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Wednesday, May 23, 2007

A Little Light Reading

Just a few things to chew on...

  • Interesting article by Paul Swydan on the Rockies use of information technology. There is more in the Rockies magazine that they sell at the ballpark with some excellent photos of the custom software they use.

  • Interesting quotes from Tony LaRussa on scoring in multiple innings increasing the probability of winning. As Phil points out, however, simply scoring more runs also increases the probability of winning dramatically and so the quesiton is really which is the more fundamental thing to strive for - scoring in multiple innings or putting together an offense that can score more runs in the aggregate. It seems to me that the former is just an effect or outgrowth of the latter.

  • Here are seven reasons why sabermetrics helps build a better ballgame by Nate Silver.

  • An excellent and succint analysis of this April's weather and it's impact on run scoring. It's all about the temperature. I'll have more to say about this in my Baseball Prospectus column tomorrow with regards to pitch velocity.

  • In my last chat I said:
    A couple weeks ago I overheard one beat writer mention repeatedly that so-and-so was a "four-A" player indicating that regardless of what he's doing in AAA (this guy has an OPS of 1.25 thus far and a pretty good track record) he'll never make it in the majors. One of the things that performance analysis has revealed is that for the most part there is no magical line between the minors and majors as evidenced by a certain measure of predictability as players cross that threshold. To me, the way we as fans and the industry itself views the minors versus the majors in terms of attention, compensation, media exposure etc. is responsible for that view.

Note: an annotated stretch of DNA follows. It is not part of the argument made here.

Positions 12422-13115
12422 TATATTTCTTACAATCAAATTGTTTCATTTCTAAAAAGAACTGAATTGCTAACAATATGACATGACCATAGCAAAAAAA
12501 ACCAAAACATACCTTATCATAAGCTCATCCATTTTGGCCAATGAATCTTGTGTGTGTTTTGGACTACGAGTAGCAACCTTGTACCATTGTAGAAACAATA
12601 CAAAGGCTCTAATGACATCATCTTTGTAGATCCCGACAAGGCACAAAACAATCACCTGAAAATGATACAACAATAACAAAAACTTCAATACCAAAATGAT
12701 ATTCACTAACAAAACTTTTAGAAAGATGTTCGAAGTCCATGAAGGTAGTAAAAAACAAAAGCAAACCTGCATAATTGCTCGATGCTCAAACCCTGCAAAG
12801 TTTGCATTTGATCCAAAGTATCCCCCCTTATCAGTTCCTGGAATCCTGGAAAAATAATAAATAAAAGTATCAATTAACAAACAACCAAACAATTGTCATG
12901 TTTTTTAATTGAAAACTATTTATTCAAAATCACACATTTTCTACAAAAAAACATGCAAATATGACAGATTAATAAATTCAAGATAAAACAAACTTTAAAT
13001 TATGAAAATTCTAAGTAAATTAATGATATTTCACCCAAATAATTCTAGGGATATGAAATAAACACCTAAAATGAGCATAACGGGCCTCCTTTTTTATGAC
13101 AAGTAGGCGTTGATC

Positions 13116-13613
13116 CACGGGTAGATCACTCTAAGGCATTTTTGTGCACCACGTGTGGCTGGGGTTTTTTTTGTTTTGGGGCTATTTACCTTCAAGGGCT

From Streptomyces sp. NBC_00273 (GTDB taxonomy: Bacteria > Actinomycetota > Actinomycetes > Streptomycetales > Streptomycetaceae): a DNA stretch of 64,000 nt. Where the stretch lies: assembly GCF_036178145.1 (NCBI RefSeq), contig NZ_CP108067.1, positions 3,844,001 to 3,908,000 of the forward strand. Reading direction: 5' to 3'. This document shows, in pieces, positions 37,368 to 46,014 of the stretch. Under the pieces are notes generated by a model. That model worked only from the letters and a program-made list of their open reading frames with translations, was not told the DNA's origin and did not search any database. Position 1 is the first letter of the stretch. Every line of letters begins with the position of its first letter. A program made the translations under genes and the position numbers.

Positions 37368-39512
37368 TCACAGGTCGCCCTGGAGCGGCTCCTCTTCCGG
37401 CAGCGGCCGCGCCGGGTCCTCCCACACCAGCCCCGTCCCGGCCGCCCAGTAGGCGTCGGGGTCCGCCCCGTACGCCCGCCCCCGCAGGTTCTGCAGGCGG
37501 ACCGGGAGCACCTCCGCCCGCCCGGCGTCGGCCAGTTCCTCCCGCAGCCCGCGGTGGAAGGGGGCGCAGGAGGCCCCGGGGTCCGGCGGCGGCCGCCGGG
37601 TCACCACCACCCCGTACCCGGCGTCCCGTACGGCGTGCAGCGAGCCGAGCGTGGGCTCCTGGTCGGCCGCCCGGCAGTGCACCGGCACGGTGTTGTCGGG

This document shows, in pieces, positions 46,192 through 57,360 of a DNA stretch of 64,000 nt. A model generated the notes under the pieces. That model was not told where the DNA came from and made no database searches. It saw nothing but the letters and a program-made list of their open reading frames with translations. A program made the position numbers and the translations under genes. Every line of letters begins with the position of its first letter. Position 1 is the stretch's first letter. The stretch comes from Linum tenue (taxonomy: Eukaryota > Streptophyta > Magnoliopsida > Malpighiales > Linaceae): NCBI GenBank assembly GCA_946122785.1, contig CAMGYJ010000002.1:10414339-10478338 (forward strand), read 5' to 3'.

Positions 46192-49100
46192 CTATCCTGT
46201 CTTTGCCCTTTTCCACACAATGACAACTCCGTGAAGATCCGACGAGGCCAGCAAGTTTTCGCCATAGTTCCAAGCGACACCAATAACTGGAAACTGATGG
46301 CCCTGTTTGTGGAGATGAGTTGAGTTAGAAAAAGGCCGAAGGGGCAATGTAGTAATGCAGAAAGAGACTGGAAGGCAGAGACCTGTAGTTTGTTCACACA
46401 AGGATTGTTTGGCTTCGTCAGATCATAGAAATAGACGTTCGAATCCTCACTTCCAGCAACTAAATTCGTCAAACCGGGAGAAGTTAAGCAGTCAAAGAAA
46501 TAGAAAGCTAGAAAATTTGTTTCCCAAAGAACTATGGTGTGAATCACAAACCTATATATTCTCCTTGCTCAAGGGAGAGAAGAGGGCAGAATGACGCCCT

And the so-and-so was...this guy.

  • I had never seen this before but the British Library has a wonderful way of viewing some of their material. They also have a new beta that uses Microsoft Silverlight.
  • 1 comment:

    Tangotiger said...

    I generally like Will, but the first sentence here is b-llsh-t statement:

    "The statistical community has been trying to quantify defense for twenty years without much success. I think the solution lies in combining video and spray chart technology to build player graphs, and that is not too far from being achieved."

    The sabermetric community has done a fairly successful job in quantifying fielding.

    I'm a big proponent of using video and GPS to track the movement of balls and fielders, so Will is right about the second part. But, he's way off base with the first part.